top of page

Alt-rock artist, Tess, shares with us what led her into a musical career.

Updated: May 31, 2023

Craig Claro review Tess' latest release for Cage Riot music blog The Cage.
PHOTO Christina Coleman

By: Craig Claro

A few months ago we came across this rising alt-rock artist who has a strong influence of piano in her songs. It's quite different from what we hear from the indie world, and her voice immediately captivated us. We are always drawn by the story behind the artist, and what leads them into the world of music. So, we decided to talk with Tess about her journey.

Hi Tess!

We discovered your music on another music influencer's Instagram. It was your latest release, your Ep, “Something Worthwhile”. We added your song “Bed Of Lies” to our New Music Monday playlist, and we would love to hear more about your musical journey.

Thank you so much for reaching out, and including the song in your playlist. The support means a lot.

Please introduce yourself and tell us why you chose music for a career.

I’m a 23-year-old piano-centric rock n’ roll musician originally from the San Francisco Bay Area in California. I moved to Nashville in 2019, initially to accompany other artists on keys as well as work in the music journalism field. I’ve been a pianist, songwriter, singer, and performer since I was 8-years-old, but it wasn’t until I actually moved to Nashville and found myself in such a creative environment that I admitted what path I really wanted to take - that of solo artistry. I’ve always been a writer at heart. That includes classical piano compositions, choral arrangements, poetry, short stories, journalistic writing, as well as songwriting. It’s the only real way I know how to express myself and process the things I experience and see in the world around me. At the heart of it, I chose music for a career because it’s the one thing I naturally turn to at the end of the day. I’ll never know another “language” other than music, and I really believe there is beauty in honoring your authenticity and pursuing what comes most natural to you. It’s the most fulfilling way I can think to spend my life.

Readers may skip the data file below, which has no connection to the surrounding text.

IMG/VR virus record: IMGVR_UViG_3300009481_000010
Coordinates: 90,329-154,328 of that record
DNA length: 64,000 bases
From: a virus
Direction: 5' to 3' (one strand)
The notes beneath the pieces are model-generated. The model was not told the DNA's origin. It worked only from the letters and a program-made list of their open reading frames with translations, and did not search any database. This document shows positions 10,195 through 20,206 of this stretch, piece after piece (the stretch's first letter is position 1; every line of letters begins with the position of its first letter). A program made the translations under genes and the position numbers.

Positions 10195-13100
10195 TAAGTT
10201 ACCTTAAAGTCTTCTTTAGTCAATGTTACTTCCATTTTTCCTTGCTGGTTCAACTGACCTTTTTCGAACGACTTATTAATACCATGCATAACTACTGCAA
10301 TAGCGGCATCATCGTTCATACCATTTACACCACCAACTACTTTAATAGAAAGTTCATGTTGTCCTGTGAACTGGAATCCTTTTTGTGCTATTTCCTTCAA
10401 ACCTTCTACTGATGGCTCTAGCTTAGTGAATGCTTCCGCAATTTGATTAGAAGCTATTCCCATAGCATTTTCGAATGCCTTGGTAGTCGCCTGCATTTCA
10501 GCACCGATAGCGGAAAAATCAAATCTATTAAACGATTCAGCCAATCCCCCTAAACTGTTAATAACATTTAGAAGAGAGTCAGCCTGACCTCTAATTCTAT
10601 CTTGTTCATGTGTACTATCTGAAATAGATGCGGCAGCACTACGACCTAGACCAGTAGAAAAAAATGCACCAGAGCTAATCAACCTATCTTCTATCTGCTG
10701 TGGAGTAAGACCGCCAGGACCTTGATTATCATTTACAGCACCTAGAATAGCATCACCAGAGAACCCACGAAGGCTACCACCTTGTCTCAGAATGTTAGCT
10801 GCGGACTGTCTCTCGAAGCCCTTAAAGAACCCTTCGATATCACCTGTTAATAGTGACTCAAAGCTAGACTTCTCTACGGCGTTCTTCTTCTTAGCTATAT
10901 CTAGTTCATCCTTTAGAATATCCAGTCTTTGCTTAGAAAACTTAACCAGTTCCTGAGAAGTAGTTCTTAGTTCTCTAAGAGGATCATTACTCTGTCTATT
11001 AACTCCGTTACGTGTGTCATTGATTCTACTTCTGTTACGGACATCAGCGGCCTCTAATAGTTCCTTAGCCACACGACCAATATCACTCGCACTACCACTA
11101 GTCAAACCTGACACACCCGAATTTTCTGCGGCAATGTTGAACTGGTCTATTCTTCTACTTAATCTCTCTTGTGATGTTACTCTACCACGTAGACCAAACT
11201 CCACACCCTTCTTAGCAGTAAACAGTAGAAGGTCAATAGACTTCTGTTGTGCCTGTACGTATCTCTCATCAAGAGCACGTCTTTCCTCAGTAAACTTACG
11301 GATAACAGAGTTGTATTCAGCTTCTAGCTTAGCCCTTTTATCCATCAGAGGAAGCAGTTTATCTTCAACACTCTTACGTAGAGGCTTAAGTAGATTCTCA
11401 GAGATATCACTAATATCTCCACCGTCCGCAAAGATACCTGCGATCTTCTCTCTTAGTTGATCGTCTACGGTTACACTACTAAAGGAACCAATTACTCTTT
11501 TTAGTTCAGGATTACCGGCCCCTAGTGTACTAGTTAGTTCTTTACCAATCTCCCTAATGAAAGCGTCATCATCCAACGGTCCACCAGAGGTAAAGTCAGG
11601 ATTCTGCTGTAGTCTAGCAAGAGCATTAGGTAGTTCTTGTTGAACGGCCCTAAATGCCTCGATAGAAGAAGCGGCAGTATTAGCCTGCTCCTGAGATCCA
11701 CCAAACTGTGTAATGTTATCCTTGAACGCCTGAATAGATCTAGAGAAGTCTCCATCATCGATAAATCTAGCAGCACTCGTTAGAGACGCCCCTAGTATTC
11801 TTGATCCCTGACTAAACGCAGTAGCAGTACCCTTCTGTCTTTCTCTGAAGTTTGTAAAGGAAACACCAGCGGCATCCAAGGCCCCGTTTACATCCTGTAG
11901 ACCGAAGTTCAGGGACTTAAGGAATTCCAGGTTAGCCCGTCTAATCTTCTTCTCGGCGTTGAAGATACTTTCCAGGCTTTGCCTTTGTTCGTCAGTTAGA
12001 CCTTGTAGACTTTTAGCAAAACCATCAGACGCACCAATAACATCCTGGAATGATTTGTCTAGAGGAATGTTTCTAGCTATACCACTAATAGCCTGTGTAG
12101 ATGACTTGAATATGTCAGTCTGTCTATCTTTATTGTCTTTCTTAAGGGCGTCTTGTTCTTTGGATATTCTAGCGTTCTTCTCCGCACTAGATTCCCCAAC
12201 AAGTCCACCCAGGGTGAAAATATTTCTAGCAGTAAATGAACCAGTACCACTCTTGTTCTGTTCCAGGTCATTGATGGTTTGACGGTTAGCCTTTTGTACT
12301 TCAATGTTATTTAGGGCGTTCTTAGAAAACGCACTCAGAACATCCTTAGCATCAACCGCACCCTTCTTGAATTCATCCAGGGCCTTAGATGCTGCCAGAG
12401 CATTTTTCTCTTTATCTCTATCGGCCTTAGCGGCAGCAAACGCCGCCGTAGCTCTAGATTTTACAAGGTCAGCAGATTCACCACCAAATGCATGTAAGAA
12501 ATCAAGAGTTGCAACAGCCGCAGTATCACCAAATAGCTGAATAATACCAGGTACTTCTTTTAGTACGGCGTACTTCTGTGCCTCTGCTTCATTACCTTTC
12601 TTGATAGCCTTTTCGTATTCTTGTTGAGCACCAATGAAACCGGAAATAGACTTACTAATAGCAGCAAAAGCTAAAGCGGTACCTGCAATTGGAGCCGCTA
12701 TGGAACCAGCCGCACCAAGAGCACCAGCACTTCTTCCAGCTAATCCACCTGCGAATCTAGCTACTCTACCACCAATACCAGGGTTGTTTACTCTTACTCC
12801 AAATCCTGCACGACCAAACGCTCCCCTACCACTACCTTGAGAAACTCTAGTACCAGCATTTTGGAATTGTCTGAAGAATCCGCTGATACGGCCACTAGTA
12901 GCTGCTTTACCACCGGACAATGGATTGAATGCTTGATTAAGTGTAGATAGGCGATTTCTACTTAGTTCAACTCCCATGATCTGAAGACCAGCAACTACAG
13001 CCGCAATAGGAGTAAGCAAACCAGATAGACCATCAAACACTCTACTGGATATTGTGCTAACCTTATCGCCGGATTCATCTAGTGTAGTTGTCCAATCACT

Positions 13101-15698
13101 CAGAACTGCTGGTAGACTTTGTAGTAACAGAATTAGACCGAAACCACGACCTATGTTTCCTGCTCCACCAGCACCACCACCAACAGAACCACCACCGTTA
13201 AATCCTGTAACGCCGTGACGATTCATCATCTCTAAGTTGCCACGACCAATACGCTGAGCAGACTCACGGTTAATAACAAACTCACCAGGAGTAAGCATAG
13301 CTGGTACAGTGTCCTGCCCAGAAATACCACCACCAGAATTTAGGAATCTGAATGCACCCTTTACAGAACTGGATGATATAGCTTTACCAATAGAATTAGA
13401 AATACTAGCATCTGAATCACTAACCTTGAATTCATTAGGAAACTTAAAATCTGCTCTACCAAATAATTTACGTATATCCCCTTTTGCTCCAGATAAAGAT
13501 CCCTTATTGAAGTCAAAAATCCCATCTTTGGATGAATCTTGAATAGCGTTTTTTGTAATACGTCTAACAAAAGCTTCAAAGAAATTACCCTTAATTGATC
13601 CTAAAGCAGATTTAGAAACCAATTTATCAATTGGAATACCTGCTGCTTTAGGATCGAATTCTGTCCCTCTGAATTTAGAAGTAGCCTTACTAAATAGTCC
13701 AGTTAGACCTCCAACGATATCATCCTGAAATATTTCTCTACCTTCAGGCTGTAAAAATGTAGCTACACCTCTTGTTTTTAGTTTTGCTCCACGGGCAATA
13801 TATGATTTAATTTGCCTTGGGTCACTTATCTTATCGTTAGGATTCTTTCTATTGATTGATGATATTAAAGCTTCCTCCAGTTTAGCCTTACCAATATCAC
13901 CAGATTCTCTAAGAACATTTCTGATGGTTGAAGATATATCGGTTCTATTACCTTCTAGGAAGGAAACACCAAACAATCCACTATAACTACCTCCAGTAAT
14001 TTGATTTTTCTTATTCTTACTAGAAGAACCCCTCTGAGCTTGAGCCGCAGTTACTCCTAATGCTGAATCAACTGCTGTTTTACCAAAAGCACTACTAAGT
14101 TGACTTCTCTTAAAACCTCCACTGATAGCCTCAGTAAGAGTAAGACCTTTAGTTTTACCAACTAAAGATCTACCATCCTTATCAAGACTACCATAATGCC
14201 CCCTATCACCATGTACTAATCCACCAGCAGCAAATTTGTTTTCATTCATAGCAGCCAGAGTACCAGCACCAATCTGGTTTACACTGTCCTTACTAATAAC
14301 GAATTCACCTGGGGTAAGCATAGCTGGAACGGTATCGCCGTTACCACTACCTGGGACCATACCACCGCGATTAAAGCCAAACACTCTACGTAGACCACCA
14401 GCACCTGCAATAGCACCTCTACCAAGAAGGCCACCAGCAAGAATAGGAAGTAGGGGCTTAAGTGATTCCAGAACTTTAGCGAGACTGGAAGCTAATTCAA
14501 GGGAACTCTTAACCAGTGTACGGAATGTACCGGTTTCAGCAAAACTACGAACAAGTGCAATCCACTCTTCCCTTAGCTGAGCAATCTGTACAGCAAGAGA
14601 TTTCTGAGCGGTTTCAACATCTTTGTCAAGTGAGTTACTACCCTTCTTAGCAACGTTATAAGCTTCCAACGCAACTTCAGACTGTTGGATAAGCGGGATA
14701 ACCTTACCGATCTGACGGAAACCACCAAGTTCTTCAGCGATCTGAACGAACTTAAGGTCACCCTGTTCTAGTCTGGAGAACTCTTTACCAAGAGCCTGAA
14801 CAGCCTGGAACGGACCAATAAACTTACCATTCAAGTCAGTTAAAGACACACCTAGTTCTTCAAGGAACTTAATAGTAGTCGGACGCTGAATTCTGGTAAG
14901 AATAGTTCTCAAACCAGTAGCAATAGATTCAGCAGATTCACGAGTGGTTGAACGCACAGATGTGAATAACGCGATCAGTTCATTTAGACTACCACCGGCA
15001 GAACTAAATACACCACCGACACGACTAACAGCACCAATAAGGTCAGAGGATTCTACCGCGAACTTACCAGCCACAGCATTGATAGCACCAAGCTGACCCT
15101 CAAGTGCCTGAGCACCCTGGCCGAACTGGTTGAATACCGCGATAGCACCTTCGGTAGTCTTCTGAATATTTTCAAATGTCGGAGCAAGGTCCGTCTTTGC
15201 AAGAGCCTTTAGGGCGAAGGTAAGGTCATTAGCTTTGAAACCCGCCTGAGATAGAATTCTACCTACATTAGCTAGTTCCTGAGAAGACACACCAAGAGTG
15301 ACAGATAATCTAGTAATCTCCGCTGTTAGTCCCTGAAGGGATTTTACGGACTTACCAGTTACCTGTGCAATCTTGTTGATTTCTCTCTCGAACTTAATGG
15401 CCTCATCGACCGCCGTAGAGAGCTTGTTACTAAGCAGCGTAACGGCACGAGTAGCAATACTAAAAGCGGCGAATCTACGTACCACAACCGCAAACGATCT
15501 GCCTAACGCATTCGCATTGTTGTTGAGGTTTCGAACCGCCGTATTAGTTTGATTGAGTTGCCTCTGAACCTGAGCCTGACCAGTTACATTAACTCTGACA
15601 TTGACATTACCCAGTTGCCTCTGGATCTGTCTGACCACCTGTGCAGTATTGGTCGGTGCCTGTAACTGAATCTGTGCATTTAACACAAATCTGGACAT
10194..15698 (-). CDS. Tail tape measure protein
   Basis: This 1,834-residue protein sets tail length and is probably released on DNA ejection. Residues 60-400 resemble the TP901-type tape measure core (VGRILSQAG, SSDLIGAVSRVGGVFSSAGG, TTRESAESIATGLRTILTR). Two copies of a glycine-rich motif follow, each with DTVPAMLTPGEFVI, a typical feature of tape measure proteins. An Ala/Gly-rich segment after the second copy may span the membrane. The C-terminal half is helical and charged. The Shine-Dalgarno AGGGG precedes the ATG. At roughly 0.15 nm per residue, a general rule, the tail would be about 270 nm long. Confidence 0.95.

We would like to know what is the one question you always hope to be asked but never get asked.

Hmm. I’ve always thought it would be fun to talk about the one artist I dream of meeting and collaborating with.

Now you can share your answer with us!

My answer to that is Fiona Apple. Honestly, she was my real introduction into alternative, piano centric rock n’ roll. I love the way she carves her own path in the industry, and never takes any crap people throw her way - from judgements about her artist timeline and how long she takes between records, to the way lots of her music just didn’t fit any one category - she’s truly iconic. There’s an interview with her I absolutely love that keeps me grounded in my perspective as a songwriter and just a human experiencing life. In the conversation she talks about how she primarily writes songs when she’s angry, or experiencing some difficult emotion, because writing is the way she gets that emotion out into the open and gets through it. On the other hand, she doesn’t always want to sit down and write a song when she’s feeling great and truly enjoying life and all the little moments. It may seem like a simple idea, but her overarching attitude of making the artist journey completely her own, with the main point being what she wants or need sto express, what she’s feeling, what would best serve her life - I respect that and hope to embody that kind of centeredness in my journey as an artist. I also just think her music is dope as hell and insanely inspiring and mind blowing. If I’m ever feeling stuck creatively, I just give her library a listen and remember that there is so much more to music than what’s trending on TikTok.

We read you are a pianist, and we hear the influence of piano in your tracks. What year did you start playing, and did being an instrumentalist lead you to songwriting?